- Single trauma or repeated injuries to the brain. Depending on the location of the brain injury, cognitive skills and memory may be impaired.
- Infection or illness that affects the central nervous system, including Creutzfeldt-Jakob disease and HIV. Some conditions are treatable, including liver or kidney disease, depression-induced pseudo dementia, and operable brain tumors.
Can Dementia be Prevented or Delayed?
Recent research suggests that good health habits and mental stimulation may prevent dementia altogether or at least delay its onset. Just as physical exercise keeps you physically fit, exercising your mind and memory can help you stay mentally sharp, no matter how old you are.
Strategies to improve mental clarity and keep your brain functioning optimally:
- Exercise consistently
- Eat a brain-healthy diet
- Challenge your mind
- Get regular and restful sleep
- Minimize stress
- Avoid smoking and limit drinking
Types of Dementia
All dementias involve cognitive decline that impacts daily living. However, it's important to pinpoint the specific type of dementia in order to optimize treatment. More than 50 conditions involve dementia, but the most common types of dementia are Alzheimer's disease and vascular dementia.
Alzheimer's disease is the most common form of dementia, accounting for up to two-thirds of all diagnosed cases. If your dementia symptoms are the result of Alzheimer's disease, medications can delay the onset of more debilitating symptoms. Early diagnosis can prolong independence and is the first step towards treatment, management, and living life fully.
10 Warning Signs of Alzheimer’s Disease
- Memory loss sufficient to Disrupt Daily Life – such as forgetting recently learned information, important dates or events, asking for the same information over and over, relying more and more on memory aides or family members.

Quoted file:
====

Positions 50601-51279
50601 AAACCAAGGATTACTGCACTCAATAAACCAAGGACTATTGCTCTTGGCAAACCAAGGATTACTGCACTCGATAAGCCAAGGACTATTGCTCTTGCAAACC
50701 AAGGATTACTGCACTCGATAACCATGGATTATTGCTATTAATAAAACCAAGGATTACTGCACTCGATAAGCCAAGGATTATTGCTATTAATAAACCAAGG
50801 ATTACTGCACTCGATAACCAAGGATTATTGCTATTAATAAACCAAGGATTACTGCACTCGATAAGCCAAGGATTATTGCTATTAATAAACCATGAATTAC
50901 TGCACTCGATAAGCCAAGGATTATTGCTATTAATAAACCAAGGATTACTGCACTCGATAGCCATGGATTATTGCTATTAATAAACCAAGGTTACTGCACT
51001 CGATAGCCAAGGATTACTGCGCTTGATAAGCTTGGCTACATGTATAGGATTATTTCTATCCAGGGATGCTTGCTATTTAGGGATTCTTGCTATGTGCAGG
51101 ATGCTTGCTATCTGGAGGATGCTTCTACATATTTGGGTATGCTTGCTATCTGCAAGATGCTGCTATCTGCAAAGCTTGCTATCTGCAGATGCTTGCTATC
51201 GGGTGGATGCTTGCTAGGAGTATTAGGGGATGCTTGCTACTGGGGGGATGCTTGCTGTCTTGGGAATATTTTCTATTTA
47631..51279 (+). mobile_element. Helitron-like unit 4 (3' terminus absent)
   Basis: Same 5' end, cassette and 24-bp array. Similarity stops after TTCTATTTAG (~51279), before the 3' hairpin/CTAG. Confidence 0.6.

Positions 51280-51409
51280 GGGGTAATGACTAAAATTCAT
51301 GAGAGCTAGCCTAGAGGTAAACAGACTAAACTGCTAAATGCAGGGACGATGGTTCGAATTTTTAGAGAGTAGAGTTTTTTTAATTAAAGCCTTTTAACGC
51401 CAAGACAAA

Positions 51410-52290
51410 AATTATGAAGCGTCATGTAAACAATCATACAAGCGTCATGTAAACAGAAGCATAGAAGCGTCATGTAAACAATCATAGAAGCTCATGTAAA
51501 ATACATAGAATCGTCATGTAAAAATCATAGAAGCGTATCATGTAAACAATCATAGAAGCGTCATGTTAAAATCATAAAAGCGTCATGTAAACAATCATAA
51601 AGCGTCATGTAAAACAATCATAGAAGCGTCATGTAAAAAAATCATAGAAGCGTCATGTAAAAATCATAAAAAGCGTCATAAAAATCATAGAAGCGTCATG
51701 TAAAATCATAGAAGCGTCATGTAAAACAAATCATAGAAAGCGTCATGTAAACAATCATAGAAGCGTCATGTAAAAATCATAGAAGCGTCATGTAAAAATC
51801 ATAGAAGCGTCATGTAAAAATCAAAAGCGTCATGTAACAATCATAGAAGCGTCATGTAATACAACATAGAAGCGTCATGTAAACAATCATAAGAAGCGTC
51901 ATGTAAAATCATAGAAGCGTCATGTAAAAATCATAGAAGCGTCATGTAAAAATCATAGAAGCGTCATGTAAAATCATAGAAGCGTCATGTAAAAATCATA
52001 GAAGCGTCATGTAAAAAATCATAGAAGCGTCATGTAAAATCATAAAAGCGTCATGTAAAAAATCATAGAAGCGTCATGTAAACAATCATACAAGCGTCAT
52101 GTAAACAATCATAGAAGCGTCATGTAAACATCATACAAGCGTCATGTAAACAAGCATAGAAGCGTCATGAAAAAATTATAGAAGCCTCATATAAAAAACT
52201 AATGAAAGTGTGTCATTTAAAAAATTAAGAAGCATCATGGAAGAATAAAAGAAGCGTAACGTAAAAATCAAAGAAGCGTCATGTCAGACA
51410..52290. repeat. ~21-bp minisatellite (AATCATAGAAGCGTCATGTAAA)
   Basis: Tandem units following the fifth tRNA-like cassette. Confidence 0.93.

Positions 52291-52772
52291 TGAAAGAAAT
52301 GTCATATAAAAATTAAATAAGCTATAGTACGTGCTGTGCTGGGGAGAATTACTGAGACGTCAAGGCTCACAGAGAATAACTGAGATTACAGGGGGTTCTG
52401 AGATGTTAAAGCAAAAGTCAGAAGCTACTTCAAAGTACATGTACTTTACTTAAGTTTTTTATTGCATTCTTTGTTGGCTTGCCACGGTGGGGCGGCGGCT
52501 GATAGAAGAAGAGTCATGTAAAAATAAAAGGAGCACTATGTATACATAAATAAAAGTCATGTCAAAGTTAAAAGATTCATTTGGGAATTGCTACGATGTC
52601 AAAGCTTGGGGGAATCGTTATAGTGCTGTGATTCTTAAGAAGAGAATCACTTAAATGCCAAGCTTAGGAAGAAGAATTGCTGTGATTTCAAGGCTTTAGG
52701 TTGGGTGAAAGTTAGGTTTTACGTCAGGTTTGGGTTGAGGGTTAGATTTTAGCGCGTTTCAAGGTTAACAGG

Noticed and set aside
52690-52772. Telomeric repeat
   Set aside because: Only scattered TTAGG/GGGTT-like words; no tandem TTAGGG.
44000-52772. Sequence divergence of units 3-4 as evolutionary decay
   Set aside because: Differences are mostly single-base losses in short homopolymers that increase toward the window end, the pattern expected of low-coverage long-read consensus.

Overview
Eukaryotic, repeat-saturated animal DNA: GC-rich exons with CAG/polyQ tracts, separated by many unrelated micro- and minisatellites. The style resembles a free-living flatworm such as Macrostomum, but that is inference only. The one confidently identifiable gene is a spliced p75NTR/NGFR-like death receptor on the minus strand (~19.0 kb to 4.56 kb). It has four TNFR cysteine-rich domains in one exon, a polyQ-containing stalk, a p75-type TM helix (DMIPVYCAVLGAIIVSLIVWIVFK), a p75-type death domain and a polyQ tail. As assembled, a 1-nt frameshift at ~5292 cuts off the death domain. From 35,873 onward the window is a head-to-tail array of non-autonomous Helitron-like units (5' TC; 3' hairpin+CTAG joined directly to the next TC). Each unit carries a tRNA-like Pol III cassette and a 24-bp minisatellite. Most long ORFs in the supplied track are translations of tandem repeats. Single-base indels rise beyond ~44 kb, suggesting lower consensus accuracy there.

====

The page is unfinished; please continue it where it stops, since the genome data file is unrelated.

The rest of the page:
- Problem-solving Difficulties – An inability to follow plans, work with numbers, follow recipes, or keep track of bills.
- Trouble completing familiar daily Tasks – Driving to a familiar location, remembering rules to a game, completing assignments at work.
- Confusion over Time or Place – Losing track of dates and seasons, or forgetting where you are or how you got there.
- Difficulty understanding visual images – Trouble reading, judging distances, colors, or contrast, or recognizing your own reflection.
- Problems with spoken or written words – Difficulties following a conversation, finding the right word, or calling things by the wrong name.
- Misplacing Things – Putting things in unusual places, unable to retrace steps, accusing others of stealing.
- Poor judgment – Decline in decision making, giving away large sums of money, paying less attention to personal grooming.
- Withdrawal from work or social activities – Trouble remembering how to complete a work project or favorite hobby, avoiding sports or social events.
- Changes in Mood – Becoming confused, depressed, suspicious, fearful, or anxious. Easily upset when out of comfort zone.
Vascular dementia results from a series of small strokes or changes in the brain's blood supply. Sudden onset of symptoms may be a sign of this dementia. Vascular dementia severely impacts memory and cognitive functioning. However, there are ways to prevent and reduce its severity.
Mixed dementia is a condition in which Alzheimer's disease and vascular dementia occur simultaneously. The combination of the two types of dementia most commonly occurs in people of an advanced age, often indicated by cardiovascular disease and dementia symptoms that get worse slowly over time.
Less common forms of Dementia
- Pick's Disease – Pick's disease affects personality, orientation and behavior. It may be more common in women and occurs at an early age.
- Creutzfeldt-Jakob Disease – The disease progresses rapidly along with mental deterioration and involuntary movements.
- Huntington's Disease – Huntington's is an inherited, degenerative disease. The disease causes involuntary movement and usually begins during mid-life.
- Parkinson's Dementia – Parkinson's is a progressive disorder of the central nervous system. In later stages of Parkinson's disease, some patients develop dementia.
- Lewy Body Dementia – This disease causes symptoms similar to Alzheimer's disease. Individuals with Lewy Body dementia experience hallucinations and can become fearful.